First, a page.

The word in Isaiah (7:14) translated as "virgin" is alma, which just means young woman, irrespective of her sexual history. The Hebrew word for virgin is betula.
What misled the anonymous Greek-speaking writer of Matthew is that the Septuagint rendered alma into the word parthenos, which could be used to mean young woman but more usually meant virgin.
Luke also gives genealogy linking Joseph to King David (though not in the same way as Matthew does – Mathew has Jesus’ line coming from David’s son Solomon while Luke has Nathan, Mathew has Jesus’ grandfather called Jacob, while Luke has him named Heli – naturally the inconsistencies go all the way through). Then he describes how an angel comes to tell Mary that she will give birth.
When she says that this cannot be since she’s a virgin - the angel tells her: “The Holy Spirit will come upon you, and the power of the Most High will overshadow you; therefore the child to be born will be called holy—the Son of God.” (1:35)
Both Luke and Matthew were likely repeating an oral tradition that existed at the time they were writing, probably the end of the 1st century. This tradition may have been influenced by a prevailing notion in both pagan and Jewish societies that divine beings have semi-divine children by mating with human women.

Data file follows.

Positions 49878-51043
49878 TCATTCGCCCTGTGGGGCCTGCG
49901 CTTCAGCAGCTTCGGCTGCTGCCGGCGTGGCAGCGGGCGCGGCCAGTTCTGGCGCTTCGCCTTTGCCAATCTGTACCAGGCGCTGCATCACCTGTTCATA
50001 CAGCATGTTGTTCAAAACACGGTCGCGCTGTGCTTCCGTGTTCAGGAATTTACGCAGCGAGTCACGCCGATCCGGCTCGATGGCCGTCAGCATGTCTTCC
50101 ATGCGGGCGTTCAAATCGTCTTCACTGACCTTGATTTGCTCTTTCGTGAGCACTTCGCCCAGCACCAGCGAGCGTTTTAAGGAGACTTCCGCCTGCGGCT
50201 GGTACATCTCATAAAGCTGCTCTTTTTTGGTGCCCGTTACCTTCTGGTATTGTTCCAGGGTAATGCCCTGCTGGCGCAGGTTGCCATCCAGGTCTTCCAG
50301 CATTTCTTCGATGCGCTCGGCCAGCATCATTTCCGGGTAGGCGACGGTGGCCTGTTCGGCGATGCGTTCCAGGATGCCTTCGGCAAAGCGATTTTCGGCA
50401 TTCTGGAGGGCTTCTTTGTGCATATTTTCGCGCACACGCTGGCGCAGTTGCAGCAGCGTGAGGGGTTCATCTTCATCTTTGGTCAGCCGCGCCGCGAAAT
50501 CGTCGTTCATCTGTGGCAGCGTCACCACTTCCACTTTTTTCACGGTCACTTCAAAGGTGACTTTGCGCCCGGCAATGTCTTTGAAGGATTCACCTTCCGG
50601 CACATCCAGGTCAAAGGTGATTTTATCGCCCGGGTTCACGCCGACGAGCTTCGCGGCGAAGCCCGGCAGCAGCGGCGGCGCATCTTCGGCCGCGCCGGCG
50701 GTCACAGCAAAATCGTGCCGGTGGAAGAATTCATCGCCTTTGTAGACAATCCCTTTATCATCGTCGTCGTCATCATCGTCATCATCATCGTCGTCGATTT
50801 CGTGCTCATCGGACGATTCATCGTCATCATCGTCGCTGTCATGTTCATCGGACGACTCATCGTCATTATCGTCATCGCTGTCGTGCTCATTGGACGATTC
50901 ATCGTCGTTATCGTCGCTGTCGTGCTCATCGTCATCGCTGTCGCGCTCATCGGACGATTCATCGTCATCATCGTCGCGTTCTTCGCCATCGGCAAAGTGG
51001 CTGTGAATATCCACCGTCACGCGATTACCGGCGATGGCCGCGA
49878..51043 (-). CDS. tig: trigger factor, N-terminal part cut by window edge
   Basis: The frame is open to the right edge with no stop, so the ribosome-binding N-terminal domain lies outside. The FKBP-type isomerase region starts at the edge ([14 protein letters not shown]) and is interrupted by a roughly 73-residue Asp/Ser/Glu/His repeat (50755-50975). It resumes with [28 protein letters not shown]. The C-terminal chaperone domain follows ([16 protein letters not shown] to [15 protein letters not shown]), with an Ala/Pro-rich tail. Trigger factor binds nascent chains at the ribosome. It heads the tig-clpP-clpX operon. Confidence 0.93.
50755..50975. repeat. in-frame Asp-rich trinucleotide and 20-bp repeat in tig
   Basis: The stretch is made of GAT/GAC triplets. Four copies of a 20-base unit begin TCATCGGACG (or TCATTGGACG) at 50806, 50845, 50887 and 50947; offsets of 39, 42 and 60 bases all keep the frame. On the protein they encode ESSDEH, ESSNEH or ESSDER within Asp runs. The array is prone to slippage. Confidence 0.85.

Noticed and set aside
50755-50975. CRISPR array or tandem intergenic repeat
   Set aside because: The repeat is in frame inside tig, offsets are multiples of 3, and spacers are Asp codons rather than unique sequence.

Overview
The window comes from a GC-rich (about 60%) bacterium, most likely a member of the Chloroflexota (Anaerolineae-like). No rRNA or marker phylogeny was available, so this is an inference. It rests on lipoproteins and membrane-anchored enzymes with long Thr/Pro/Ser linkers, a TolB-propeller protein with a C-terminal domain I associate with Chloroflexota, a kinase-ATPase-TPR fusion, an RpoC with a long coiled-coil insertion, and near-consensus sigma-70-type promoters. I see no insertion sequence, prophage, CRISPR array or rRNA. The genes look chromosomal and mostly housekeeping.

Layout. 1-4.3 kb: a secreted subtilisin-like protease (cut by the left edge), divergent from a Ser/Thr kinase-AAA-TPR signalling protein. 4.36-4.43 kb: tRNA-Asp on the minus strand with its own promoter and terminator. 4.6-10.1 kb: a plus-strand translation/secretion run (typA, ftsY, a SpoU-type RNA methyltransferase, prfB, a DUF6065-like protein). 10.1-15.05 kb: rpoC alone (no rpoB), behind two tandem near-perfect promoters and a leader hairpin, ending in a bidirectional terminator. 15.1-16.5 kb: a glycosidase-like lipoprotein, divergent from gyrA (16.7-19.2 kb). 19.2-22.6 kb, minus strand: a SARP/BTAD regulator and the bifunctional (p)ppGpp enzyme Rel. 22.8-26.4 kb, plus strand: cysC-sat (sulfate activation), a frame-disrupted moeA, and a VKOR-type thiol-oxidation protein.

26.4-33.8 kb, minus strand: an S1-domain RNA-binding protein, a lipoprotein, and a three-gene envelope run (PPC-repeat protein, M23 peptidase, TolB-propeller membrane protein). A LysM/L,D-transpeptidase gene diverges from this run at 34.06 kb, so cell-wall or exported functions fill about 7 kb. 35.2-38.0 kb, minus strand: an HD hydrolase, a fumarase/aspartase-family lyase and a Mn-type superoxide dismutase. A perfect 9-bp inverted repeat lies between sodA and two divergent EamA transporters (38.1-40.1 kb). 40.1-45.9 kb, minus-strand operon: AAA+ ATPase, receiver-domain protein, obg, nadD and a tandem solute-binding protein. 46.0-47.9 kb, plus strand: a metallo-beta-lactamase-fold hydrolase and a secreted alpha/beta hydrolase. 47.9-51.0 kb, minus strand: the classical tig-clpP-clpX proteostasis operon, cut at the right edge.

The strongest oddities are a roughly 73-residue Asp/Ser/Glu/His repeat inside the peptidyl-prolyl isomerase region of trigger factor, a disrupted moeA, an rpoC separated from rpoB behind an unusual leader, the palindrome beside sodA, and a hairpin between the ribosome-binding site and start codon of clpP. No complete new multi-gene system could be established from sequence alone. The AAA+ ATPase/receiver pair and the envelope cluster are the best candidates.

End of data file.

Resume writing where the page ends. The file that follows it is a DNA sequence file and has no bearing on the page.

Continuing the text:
There is any number of myths having Zeus and other gods impregnating any number of women. Genesis itself has a passage that reads: “…when the sons of God came in to the daughters of man and they bore children to them. These were the mighty men who were of old, the men of renown.” (6:4)
Not a universal doctrine
The gospels of John and Mark do not mention a virgin birth, which goes to show that the idea of the virginity of Mary was not universally held by early Christians. The fact that Mark is widely held to be the earliest of the gospels is telling. It is very unlikely that early Christians would have thought of Jesus’ family as unique in any way, since the leader of the early Church was James the Just - “James the brother of the Lord” - as his contemporary Paul calls him. (Galatians 1:19)
If you are surprised to hear that Jesus had siblings (the New Testament lists four brothers and also mentions sisters but doesn’t name them), this is because of the doctrine of the Perpetual Virginity of Mary, which obviously conflicts with the idea that Jesus had siblings.
The doctrine of Perpetual Virginity became popular during the 4th century, when a cult of Mary was developing in the young Catholic Church. In light of this doctrine, the passages mentioning Jesus’ brothers and sisters were reinterpreted in two ways: The terms brother and sister only reflected that they were close to Jesus (“like siblings”) or that they referred to “half-siblings,” that is Joseph’s children from a previous marriage.
In light of this critical and historical reading of scripture and the facts of biology as we know them, it seems Mary was probably not a virgin when she gave birth to Jesus.